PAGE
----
1. What was the inspiration for The K Street Affair?
I’m a bit of a political junkie, and I’ve always been fascinated by the nexus of money and politics. At this point in our nation’s history, large corporations hold unprecedented sway over laws and lawmakers. Which is problematic, because as Lee Raymond, the CEO of Exxon/Mobil famously said, his multinational corporation isn’t a U.S. company, so he doesn’t make decisions based on what’s good for the United States. Think about that. These are the people with nearly bottomless resources. They employ armies of lobbyists and spend mind-boggling sums to shape the laws of the land in their shareholders’ favor. Since the Supreme Court decided Citizens United, there is no way to prevent corporations and even foreign interests (whose agendas may conflict directly with our economic and national security interests) from making enormous donations to political causes. In writing The K Street Affair, I set out to answer two questions: What if a politically wired multinational corporation set out to start a war to advance its own economic interests? And if one relatively ordinary citizen stumbled upon their plans, should she risk everything, including her life and the lives of her family members, to stop them?
2. The K Street Affair is very different from your debut novel, The Hazards of Hunting While Heartbroken. What inspired you to go in this direction?
I actually wrote a draft of the novel that would become K Street Affair before I wrote The Hazards. The most interesting rejection that manuscript received said something along the lines of “You can write, but the world isn’t ready for a female Jason Bourne. Try something less far fetched.” I shelved the project and focused on The Hazards, which is a less quirky women’s novel. Once The Hazards was published, I decided to dust off K Street Affair. It was a fascinating exercise. Plots involving secret offshore money laundering and terror finance (whether witting or unwitting) by politicians and their corporate friends somehow seem less far fetched that they did five years ago. Ultimately, both novels feature a young woman protagonist forced to find her backbone through a series of unwanted events.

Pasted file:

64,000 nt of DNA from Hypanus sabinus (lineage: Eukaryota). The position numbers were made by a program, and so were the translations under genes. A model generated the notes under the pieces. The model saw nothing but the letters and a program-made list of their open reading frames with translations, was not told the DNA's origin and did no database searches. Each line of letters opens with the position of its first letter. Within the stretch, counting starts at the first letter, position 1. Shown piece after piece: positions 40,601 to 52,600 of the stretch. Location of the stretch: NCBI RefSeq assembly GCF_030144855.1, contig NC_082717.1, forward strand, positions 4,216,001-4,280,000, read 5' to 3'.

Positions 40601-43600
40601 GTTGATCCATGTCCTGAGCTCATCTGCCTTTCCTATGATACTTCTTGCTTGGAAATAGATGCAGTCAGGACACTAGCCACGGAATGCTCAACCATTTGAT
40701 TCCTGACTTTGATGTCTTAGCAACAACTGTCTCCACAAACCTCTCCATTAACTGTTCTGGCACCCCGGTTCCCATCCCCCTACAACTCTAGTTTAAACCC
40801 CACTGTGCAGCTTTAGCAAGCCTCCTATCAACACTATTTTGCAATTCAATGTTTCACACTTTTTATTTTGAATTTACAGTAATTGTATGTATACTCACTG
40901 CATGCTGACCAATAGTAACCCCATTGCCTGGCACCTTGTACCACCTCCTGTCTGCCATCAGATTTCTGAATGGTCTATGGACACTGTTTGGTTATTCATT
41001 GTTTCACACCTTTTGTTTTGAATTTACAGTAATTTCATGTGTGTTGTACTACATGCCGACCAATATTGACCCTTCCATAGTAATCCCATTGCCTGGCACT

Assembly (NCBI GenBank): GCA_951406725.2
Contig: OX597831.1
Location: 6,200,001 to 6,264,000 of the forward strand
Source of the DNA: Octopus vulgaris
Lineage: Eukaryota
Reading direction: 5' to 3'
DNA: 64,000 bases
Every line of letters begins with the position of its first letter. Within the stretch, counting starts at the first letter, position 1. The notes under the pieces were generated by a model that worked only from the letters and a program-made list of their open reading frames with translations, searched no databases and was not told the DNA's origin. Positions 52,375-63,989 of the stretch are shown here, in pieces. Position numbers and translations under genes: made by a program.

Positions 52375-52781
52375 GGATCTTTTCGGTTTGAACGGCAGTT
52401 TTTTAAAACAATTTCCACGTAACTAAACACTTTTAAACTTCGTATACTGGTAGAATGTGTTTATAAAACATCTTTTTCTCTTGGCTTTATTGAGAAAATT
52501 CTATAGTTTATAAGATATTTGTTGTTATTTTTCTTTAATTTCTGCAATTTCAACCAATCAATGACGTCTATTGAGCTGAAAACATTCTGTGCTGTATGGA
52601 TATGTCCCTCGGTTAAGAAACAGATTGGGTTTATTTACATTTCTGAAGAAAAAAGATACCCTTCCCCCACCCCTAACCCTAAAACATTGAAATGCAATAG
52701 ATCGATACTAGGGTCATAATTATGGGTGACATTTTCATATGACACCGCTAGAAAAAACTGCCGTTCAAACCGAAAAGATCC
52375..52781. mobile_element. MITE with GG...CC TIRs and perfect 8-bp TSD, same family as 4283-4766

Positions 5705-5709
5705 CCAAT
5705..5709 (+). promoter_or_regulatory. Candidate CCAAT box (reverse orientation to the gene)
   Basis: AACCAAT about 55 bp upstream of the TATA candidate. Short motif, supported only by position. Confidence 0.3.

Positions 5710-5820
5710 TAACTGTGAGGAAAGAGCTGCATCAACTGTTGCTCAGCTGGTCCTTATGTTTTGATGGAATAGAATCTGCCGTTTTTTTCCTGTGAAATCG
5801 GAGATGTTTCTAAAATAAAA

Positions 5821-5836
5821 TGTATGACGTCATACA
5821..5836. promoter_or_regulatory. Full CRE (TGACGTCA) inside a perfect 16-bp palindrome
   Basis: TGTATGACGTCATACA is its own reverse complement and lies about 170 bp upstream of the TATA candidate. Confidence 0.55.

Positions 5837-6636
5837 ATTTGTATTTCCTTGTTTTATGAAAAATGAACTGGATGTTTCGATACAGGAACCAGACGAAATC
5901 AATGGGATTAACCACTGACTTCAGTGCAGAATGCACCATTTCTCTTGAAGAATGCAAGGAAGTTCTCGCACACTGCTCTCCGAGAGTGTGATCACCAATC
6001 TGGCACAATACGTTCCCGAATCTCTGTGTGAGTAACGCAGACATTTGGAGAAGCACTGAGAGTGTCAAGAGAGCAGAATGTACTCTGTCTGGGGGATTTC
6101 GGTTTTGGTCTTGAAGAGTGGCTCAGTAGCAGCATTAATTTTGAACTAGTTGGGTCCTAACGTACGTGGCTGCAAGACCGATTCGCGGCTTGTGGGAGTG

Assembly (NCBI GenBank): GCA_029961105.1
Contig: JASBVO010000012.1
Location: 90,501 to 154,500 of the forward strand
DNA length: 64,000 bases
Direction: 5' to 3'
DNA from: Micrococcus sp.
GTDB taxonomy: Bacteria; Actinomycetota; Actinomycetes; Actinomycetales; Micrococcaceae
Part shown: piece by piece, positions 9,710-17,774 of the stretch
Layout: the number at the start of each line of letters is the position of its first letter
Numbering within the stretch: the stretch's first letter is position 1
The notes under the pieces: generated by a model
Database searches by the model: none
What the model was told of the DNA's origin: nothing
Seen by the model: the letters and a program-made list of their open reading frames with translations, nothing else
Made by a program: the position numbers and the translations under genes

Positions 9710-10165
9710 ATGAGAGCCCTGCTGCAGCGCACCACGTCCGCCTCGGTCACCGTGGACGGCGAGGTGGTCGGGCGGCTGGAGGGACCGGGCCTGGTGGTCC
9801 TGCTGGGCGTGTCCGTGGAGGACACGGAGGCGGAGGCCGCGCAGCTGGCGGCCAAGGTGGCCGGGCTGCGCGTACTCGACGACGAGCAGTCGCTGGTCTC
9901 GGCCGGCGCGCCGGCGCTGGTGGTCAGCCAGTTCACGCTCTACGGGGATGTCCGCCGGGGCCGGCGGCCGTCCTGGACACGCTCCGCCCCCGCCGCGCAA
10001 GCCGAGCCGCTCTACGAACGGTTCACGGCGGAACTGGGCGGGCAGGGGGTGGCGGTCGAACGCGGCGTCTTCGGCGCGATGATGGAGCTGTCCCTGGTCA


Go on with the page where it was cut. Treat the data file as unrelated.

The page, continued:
3. Did you do extensive research into politics and corporate America while writing The K Street Affair?
Yes. I cite some of the books I devoured in the Author’s Note at the end of the book. I had extensive conversations with a private equity executive, who for obvious reasons wishes to remain anonymous. He was the first person to whisper the words “offshore money laundering” to me, and for that I am grateful. The central crimes in K Street Affair wouldn’t have been feasible without the series of blind trusts and blocker corporations the villains set up outside the reach of the IRS.
4. What is your typical writing day like?
Sometimes I wish I had a typical writing day. I usually write while my son, a newly minted three-year-old, is in preschool, which gives me twenty uninterrupted hours a week (if I’m lucky). I wish I could say I’m one of those people who can work late into the night, but I’m exhausted by the time my son goes to bed. Whenever I work during the wee hours, I write the most awful drivel, which I inevitably end up deleting. Once in a while, if I’m on a roll, I’ll hire a sitter. I get nothing done if I try to work while watching my kid. Because he’s three, he’s permanently set to self-destruct mode. I’m pretty sure that any parent who claims to work while minding a preschooler either gets accomplishes very little. Small kids are wired with invisible antennae that alert them to rivals for parental attention. In our house, my work is my son’s nemesis.